They quickly achieved a happy domestic dynamic that became the envy of all of her friends. The bun was tied and she became the boss- doling out jobs, inspecting work and giving on-the-job training as she saw fit. Forward AND back when vacuuming the floor, thank you, and use the attachment to vacuum the couch cushions while you’re at it. Small concentric circles on windows, the water ought to be scalding to properly wash dishes- oh, and get your hand all the way in the glass and scrub the bottom. He became the laborer and accepted this all in stride, though he never missed an opportunity to give a sarcastic- but playful- remark.

“God, it’s immaculate!” Girlfriends would praise her upon entering the condo for one of the many social gatherings they always seemed to be hosting. “It absolutely sparkles! You don’t do this all yourself, do you?”

“Oh no, I have help,” she would smile wide and adoringly at him. Her hair would flow around her slender shoulders, shining and radiant, and she would sway with pride.

“You don’t have help, babe. You have indentured servitude,” everyone would laugh. She would reach for his waist and pull him close as the girlfriend elbowed her own companion.

They would spend Saturday mornings cleaning. She would rouse him early by tickling him with a light touch to his sternum.

“Come to, sweets,” she would whisper close in his ear.

“Only if it’s not Saturday,” he would mumble, half-asleep, groggy and frog-voiced and she would laugh. She’d lean over him as he lie there with his eyes still willfully shut, her hair would spill slowly from behind her ear and onto his face.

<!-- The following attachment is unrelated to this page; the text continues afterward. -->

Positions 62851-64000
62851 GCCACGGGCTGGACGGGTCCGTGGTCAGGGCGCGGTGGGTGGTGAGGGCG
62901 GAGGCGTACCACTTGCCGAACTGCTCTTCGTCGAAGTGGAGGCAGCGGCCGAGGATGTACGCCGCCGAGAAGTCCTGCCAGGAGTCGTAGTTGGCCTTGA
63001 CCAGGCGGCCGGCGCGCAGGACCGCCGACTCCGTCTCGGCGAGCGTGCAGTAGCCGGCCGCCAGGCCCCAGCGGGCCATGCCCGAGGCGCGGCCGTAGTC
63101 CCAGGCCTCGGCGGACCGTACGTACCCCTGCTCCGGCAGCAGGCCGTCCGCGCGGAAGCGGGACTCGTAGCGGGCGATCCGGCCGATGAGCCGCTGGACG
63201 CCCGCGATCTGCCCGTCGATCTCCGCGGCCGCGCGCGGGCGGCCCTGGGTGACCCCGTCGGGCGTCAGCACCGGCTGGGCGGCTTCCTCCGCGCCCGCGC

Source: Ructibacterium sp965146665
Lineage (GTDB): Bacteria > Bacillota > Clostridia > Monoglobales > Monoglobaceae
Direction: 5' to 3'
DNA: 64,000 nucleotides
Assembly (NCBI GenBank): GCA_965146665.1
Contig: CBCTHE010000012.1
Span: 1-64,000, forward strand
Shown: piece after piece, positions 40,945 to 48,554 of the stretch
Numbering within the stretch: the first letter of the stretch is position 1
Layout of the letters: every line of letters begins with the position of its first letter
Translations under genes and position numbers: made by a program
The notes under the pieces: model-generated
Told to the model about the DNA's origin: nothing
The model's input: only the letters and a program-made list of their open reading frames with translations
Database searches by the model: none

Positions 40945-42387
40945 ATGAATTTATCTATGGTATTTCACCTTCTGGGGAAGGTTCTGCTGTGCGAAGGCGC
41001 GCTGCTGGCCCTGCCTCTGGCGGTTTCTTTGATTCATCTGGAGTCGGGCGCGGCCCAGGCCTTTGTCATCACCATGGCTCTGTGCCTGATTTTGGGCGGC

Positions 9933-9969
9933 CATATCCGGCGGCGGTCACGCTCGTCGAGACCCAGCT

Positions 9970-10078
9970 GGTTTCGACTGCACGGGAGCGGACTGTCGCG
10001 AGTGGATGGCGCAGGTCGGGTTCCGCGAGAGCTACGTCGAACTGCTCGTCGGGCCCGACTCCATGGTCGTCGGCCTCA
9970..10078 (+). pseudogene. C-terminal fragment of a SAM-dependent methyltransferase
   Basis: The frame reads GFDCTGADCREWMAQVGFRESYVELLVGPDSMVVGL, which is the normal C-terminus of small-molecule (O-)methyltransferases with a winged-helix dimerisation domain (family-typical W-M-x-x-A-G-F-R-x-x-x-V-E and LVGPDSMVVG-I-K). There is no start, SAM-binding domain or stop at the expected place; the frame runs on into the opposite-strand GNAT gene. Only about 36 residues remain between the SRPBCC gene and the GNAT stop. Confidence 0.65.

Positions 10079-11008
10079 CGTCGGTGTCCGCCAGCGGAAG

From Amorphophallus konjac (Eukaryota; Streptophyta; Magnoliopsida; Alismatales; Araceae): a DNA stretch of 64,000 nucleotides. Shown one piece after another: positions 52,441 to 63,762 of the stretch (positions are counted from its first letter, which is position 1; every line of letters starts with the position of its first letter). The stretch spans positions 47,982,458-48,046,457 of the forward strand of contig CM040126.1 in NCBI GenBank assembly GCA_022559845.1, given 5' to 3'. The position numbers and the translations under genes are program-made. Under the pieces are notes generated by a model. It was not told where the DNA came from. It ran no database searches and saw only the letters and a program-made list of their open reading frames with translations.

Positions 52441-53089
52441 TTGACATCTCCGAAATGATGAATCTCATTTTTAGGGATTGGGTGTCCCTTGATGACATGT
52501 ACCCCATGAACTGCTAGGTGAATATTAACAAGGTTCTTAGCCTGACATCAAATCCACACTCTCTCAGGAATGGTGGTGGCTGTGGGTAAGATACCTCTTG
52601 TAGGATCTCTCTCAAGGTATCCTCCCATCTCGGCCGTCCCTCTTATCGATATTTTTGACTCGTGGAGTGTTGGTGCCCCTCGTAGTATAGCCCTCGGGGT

“Easy tiger,” she would say from her back, having shrieked with surprise when he, in one motion, flipped her. They would stay like that for a moment. He, leaning over her, his arm still underneath her back and she, looking up, slightly pink in the cheeks and smiling. Sometimes he wished they could lie there forever. She always broke the silence, though. “You know the drill.”

And he did.

Saturday mornings were spent in enviable domestic bliss. Saturday afternoons were spent in enviable private bliss.

Some of her techniques had carried over. He still used concentric circles on the windows and the mirror in the bathroom. The water he was currently using to wash the dishes was skin-peeling hot. Some of her techniques, however, had not. The studio was wall-to-wall hardwood floors and, with apologies to the small couch and its cushions, vacuuming them was not on his list of priorities. No ceiling fans, no ladder, no polish, no yellow rubber gloves. Things were streamlined to the basics now. Sweeping, straightening, dusting.

Dishes.